US Secretary of State Blinken is urging Russia’s Lavrov to take diplomacy out of the crisis in Ukraine

US Secretary of State Antony Blinken, left, meets with his Russian counterpart Sergei Lavrov on the sidelines of the Organization for Security and Cooperation in Europe (OSCE) meeting in Stockholm on 2 December.JONATHAN NACKSTRAND / AFP / Getty Images

US Secretary of State Antony Blinken and Russian Foreign Minister Sergei Lavrov held a “serious, sober and business-like” meeting in which Blinken conveyed Washington’s desire to avoid conflict with Russia over Ukraine, a senior US official said on Thursday.

But Blinken also warned that Moscow would face sanctions in the event of an invasion, the official said.

There were no concrete breakthroughs in the negotiations to ease tensions between the West and Russia over troop deployments at Ukraine’s borders, but the two sides agreed to continue the dialogue on Ukraine, the official said.

Not long after the meeting, Russia’s Foreign Ministry said it hoped a summit between President Vladimir Putin and US President Joe Biden would take place in the coming days, but that no date had yet been set, the Interfax news agency reported.

Blinken delivered the warning to Lavrov at a meeting of the Organization for Security and Co-operation in Europe (OSCE) in Stockholm, the day after declaring that Washington was ready to respond resolutely, including with hard-hitting sanctions, in the event of a Russian attack.

“The best way to avert the crisis is through diplomacy, and that’s what I look forward to discussing with Sergei,” Blinken told reporters before entering into dialogue with Lavrov.

He said Russia and Ukraine should fully implement their commitments during the 2014 peace process in Minsk, designed to end a war between pro-Russian separatists and Ukrainian government forces in the eastern part of the former Soviet republic.

Washington was willing to facilitate this, Blinken said, but “if Russia decides to pursue the confrontation, there will be serious consequences”.

Lavrov told reporters before the meeting with Blinken that Moscow was ready for dialogue with Kiev. “We, as President Putin has stated, do not want any conflicts,” he said.

Ukraine has become the main hotspot between Russia and the West, as relations have soured to their worst level in the three decades since the end of the Cold War. Kiev says Russia has gathered more than 90,000 troops near their long common border.

Moscow accuses Kiev of pursuing its own military build-up. It has rejected as inflammatory proposal that it is preparing an attack on Ukraine and has defended its right to deploy troops on its own territory as it deems appropriate.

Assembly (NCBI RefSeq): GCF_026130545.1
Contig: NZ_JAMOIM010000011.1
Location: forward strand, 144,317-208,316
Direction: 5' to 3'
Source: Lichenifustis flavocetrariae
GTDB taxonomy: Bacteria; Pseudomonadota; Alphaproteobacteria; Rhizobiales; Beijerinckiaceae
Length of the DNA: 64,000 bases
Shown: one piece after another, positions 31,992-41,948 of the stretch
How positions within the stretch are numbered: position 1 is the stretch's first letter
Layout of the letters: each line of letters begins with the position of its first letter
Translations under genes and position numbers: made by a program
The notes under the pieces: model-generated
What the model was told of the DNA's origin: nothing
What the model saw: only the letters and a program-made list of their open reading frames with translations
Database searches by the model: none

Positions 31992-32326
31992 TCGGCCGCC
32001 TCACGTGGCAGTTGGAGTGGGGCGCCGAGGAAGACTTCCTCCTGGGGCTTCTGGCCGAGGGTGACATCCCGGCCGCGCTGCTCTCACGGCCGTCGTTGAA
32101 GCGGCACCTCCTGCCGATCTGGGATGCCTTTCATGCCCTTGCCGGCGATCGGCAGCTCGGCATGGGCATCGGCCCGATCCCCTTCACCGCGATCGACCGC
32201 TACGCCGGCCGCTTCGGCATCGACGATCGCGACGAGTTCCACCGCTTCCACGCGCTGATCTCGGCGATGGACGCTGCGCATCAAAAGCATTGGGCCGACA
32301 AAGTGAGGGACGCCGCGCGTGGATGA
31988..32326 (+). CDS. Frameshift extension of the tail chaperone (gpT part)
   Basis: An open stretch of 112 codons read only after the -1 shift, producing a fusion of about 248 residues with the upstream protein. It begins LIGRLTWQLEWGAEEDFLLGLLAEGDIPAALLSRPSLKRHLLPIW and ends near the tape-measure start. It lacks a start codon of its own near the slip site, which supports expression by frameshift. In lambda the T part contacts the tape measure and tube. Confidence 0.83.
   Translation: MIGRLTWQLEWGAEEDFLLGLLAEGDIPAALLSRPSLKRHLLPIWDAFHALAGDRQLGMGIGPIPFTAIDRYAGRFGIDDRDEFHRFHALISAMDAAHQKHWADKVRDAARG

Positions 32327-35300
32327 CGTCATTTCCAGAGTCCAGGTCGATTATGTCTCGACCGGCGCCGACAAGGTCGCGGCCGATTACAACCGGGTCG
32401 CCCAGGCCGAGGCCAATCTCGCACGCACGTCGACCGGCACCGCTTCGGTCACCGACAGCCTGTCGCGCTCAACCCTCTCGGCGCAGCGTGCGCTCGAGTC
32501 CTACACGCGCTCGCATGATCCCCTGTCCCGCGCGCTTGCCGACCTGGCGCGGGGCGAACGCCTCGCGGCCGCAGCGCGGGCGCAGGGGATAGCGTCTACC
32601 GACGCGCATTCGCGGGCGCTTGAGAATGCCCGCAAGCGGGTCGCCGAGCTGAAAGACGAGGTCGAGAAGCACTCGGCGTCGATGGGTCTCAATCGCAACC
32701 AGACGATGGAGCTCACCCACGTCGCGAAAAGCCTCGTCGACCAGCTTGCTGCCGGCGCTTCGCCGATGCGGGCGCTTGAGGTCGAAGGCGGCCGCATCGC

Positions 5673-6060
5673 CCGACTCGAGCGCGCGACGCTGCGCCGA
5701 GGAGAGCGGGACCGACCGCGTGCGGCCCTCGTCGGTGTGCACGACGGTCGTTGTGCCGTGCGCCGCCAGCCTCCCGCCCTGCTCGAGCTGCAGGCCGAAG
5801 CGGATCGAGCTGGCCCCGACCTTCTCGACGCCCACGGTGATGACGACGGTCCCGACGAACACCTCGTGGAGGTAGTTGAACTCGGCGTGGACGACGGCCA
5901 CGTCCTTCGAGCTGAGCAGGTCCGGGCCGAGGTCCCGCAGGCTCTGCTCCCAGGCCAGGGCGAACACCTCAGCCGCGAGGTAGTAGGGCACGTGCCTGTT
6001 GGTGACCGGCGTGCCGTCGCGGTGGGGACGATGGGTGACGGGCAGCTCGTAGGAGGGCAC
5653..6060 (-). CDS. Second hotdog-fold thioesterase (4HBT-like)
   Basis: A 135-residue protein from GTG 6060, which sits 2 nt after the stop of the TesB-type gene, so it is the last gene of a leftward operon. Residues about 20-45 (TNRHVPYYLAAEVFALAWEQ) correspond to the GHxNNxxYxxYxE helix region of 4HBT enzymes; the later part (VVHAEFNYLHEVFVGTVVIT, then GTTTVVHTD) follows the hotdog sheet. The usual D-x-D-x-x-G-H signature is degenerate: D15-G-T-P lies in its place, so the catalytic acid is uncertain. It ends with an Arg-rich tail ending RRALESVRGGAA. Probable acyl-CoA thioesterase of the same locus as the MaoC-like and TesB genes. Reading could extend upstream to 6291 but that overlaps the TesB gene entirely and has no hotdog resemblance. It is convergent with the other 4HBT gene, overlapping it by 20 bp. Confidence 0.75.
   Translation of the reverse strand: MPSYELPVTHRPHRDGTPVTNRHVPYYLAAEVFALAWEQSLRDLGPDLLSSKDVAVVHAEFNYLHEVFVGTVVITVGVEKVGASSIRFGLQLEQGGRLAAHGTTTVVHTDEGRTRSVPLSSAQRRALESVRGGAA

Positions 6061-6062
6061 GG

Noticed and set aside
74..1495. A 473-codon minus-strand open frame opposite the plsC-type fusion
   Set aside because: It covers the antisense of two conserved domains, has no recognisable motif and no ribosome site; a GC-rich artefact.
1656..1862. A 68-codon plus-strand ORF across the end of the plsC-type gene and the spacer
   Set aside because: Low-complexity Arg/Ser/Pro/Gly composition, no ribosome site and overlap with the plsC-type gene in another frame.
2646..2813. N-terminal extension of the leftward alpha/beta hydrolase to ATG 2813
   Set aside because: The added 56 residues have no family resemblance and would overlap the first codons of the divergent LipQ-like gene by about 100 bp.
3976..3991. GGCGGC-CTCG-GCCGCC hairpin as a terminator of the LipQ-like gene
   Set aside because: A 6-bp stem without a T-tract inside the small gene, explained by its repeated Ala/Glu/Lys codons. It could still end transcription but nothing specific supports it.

But President Vladimir Putin has also said that Russia would be forced to act if NATO placed missiles in Ukraine that could hit Moscow within minutes.

Earlier Thursday before talks with Ukrainian Foreign Minister Dmytro Kuleba, Blinken said NATO allies share a “steadfast commitment” to Ukraine’s sovereignty.

Kuleba tweeted that Ukraine, which is not a NATO member but seeks closer ties with the Atlantic Alliance, was working with Western countries on a “comprehensive deterrent package, including severe economic sanctions” to stop Russian aggression.

“The United States’ unwavering commitment to Ukraine’s territorial integrity, sovereignty, its independence … that is a view that not only the United States has, but also all of our NATO allies,” Blinken told Kuleba during their talks.

“It was very, very clear in the conversations we had over the last few days,” he added.

In a speech earlier at the OSCE meeting, Lavrov said that Moscow would soon make proposals for a new European Security Pact, which he said he hoped would prevent NATO from expanding further east. Lavrov said Europe was heading back to what he called the nightmare of military confrontation, saying he hoped Russia’s proposal would be carefully considered.

The Kremlin annexed the Crimean Peninsula Crimea from Ukraine in 2014 and then supported insurgents fighting against Kiev’s government forces in the eastern part of the country. That conflict has killed 14,000 people, Kyiv says, and is still smoldering.

In addition to Ukraine, other issues, including cyber security and the Kremlin’s treatment of its critics, have also helped drive Washington-Moscow relations to the lows after the Cold War.

U.S. intelligence chief William Burns raised the issue of Russian cyberattacks earlier this month during a rare visit to Moscow, where he met with senior security officials, three sources told Reuters.

Another focus of East-West tensions has been the refugee crisis on the borders between Belarus, a Russian ally, and NATO members Poland and Lithuania.

Western nations accuse Belarusian leader Alexander Lukashenko of developing the migrant crisis in retaliation for sanctions imposed on Minsk because of its human rights status. Minsk blames the West for the humanitarian crisis.

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